JupiterResearch Blogs: Read 'em and Applaud
While I'll bet I'd love working for JupiterResearch (they played a prominent role in the build-up to the dot.com to dot.bomb crash by painting the rosiest pictures of various dot.com companies and industries, and then took a shellacking as the start-ups "monetized" their investors' money with really cool office spaces and toys....but not many successful companies*), sometimes it feels like shooting fish in a barrel when I see summaries of their research reports. But I give them all the credit in the world for maintaining blogs of their analysts' thoughts on various topics, free for the reading. Cheers to Jupiter for doing this!
You may review their blogs at weblogs.jupiterresearch.com/. I have been discouraged as an academic not to have access to the proprietary research of the Jupiters of the world because it retards our (academics') ability to grow new knowledge. I personally believe I would be a better teacher and researcher if I had the chance to review these market research studies (no, we professors don't have tens or hundreds of thousands of dollars sitting around to purchase these reports).
Oh, I have to point out that academia is seen as generally a provider of "basic" or theoretical research while commercial research firms are expected to produce "applied research" such as those produced by JupiterResearch. I have been and remain a pragmatist, so I see value in the applied research that's too often not even on the radar of those of us in academic following parallel research paths. Oh, it's not a two-way street. When academics publish, the whole point is to make the research available to the world at large in hopes ofadvancing knowledge. I think medical research may be the easiest to understand (new treatments for diseases, problems with medications on the market such as Vioxx which was linked to heart attacks and strokes.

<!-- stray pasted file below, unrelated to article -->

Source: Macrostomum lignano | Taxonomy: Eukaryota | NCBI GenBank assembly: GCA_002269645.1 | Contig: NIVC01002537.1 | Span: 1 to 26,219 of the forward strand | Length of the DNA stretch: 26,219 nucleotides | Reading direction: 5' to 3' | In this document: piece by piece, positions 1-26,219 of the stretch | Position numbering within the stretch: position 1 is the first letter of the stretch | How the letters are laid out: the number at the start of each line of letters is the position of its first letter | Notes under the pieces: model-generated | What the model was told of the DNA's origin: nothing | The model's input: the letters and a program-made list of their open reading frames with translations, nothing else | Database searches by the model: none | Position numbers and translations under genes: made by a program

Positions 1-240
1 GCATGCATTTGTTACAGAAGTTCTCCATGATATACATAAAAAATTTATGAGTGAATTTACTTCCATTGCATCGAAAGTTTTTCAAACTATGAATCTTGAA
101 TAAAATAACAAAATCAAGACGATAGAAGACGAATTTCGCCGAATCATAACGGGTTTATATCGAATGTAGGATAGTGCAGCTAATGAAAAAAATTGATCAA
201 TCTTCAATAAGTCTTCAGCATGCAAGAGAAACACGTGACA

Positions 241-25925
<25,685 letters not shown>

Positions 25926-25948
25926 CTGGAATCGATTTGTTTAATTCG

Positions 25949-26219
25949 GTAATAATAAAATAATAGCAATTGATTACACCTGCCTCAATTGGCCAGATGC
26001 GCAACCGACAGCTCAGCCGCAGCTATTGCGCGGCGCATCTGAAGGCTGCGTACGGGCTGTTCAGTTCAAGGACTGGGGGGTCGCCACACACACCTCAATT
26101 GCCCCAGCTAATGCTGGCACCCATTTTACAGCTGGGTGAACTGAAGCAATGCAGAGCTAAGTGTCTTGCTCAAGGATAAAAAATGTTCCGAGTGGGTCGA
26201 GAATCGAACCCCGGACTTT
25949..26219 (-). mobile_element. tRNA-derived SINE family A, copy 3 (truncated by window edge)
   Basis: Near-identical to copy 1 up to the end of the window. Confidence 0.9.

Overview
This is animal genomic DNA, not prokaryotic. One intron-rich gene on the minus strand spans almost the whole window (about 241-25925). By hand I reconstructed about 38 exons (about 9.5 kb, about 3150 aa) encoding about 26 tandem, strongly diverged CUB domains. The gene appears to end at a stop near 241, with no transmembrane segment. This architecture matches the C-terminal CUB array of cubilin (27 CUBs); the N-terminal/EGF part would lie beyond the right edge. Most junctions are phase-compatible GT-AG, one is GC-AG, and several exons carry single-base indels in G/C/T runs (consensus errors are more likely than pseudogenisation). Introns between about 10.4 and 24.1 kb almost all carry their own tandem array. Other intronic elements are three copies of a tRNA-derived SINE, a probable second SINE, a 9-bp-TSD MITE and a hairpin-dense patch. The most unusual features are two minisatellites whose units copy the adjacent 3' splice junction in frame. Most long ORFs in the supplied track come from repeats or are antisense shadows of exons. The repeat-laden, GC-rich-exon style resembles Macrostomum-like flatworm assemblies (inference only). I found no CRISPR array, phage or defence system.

So, I hope I can be friends with my commercial brethren (in fact, I'm counting on it). The good ones will welcome outsider critiques, and the best ones will ask me to review their reports before, during or after the release of proprietary research reports. Why? My previous post finds not an overly optimistic, revolutionary report, but one I find extremely conservative. As I tell my students, today is Wednesday, July 26, 2006; let's meet in July 2011 and see who was right.
*See the highly acclaimed documentary, Stasrtup.com, if you don't believe me.
You may use this content (better still, argue with me!), but please cite my ideas as © 2006, Dr. Bruce Klopfenstein. Find any typos! Don't smite me, let me know!